Growth hormone is delivered via injections, often 6-7 times a week. Common brands of growth hormone include Norditropin, Genotropin, Humatrope, and Nutropin. The generic version of human growth hormone is called somatropin. Your doctor will monitor your growth closely to determine the best dose and delivery system.
The growth hormone brand you are prescribed will depend on what your insurance covers and your doctor’s preferences. Some patients have found that they prefer the injection delivery device of one manufacturer over another.
Here is a list of the pharmaceutical companies that manufacturer growth hormone for treatment of TS in the USA. Each company has detailed drug information, including benefits and potential side effects, as well as patient assistance contacts.
Manufacturer: Novo Nordisk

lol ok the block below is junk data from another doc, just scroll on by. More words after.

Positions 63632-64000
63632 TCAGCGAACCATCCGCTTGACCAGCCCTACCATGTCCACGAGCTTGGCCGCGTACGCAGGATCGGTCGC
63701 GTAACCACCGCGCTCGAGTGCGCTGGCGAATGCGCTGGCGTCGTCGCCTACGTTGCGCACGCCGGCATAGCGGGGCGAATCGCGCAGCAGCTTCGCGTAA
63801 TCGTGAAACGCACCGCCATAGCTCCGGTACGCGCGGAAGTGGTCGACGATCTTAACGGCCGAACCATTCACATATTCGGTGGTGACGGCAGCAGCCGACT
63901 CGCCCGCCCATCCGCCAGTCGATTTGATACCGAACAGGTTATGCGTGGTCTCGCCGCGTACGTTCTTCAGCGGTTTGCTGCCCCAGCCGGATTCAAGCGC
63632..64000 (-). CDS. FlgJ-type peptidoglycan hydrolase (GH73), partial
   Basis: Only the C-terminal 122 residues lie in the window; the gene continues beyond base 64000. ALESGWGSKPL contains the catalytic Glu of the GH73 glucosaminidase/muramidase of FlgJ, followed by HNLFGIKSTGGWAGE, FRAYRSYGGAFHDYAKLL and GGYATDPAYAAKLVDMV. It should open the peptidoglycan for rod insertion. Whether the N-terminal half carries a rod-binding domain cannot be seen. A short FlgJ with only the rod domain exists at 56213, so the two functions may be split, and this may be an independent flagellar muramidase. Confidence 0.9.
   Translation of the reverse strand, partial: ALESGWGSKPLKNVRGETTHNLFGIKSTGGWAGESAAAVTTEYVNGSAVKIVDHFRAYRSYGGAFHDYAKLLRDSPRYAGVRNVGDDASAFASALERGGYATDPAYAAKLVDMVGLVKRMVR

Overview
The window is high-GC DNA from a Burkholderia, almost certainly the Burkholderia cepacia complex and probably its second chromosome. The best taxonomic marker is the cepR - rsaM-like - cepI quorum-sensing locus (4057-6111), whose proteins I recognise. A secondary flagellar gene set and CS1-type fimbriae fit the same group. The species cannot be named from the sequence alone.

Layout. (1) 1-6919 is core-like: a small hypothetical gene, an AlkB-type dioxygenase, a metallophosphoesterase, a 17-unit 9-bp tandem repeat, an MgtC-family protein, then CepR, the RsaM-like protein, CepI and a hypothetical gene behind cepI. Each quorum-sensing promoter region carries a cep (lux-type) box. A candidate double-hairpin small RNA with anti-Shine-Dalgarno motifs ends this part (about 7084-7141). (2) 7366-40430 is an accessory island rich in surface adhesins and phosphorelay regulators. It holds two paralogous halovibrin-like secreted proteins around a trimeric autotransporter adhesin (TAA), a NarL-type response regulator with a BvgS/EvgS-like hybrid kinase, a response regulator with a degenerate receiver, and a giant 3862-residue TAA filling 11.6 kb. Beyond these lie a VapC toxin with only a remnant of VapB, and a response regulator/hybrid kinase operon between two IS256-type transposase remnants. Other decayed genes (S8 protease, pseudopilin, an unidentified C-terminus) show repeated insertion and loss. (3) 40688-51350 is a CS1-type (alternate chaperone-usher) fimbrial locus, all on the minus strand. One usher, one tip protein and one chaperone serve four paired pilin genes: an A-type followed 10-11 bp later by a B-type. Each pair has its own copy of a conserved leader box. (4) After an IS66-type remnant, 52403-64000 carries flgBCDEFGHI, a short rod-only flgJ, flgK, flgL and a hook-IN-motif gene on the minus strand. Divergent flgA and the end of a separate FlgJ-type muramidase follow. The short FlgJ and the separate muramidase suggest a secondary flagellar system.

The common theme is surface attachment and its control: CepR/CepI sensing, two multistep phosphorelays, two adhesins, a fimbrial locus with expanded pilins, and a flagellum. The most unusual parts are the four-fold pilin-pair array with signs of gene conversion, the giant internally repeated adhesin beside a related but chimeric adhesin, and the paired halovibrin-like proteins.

Product: Norditropin https://www.norditropin.com/
Patient Services: https://www.norditropin.com/how-we-can-help/patient-services.html
Insurance Coordination: https://www.norditropin.com/how-we-can-help/navigating-insurance-obstacles.html
Manufacturer: Eli Lilly
Product: Humatrope https://www.humatrope.com/what-is-humatrope
Patient Support: https://www.humatrope.com/support
Insurance Assistance: https://www.humatrope.com/support/insurance-assistance
Product: Nutropin http://www.nutropin.com/
Manufacturer: EMD Serono
Product: Saizen http://www.saizenus.com/
Patient Support: http://www.saizenus.com/getting-help/patient-support-services/
Product: Genotropin http://www.genotropin.com/
Patient Support: http://www.genotropin.com/pfizer-bridge-program
Product: Omnitrope http://www.omnitrope.com/
Patient Support: http://www.omnitrope.com/patient-support/index.shtml
Manufacturer: Teva Pharmaceuticals
Product: Tev-Tropin http://www.tevausa.com/
For additional links, visit the Human Growth Foundation at http://www.hgfound.org/res_rGHmanufacturers.asp
For additional information about growth in general as well as help with insurance issues, visit The Magic Foundation: https://www.magicfoundation.org/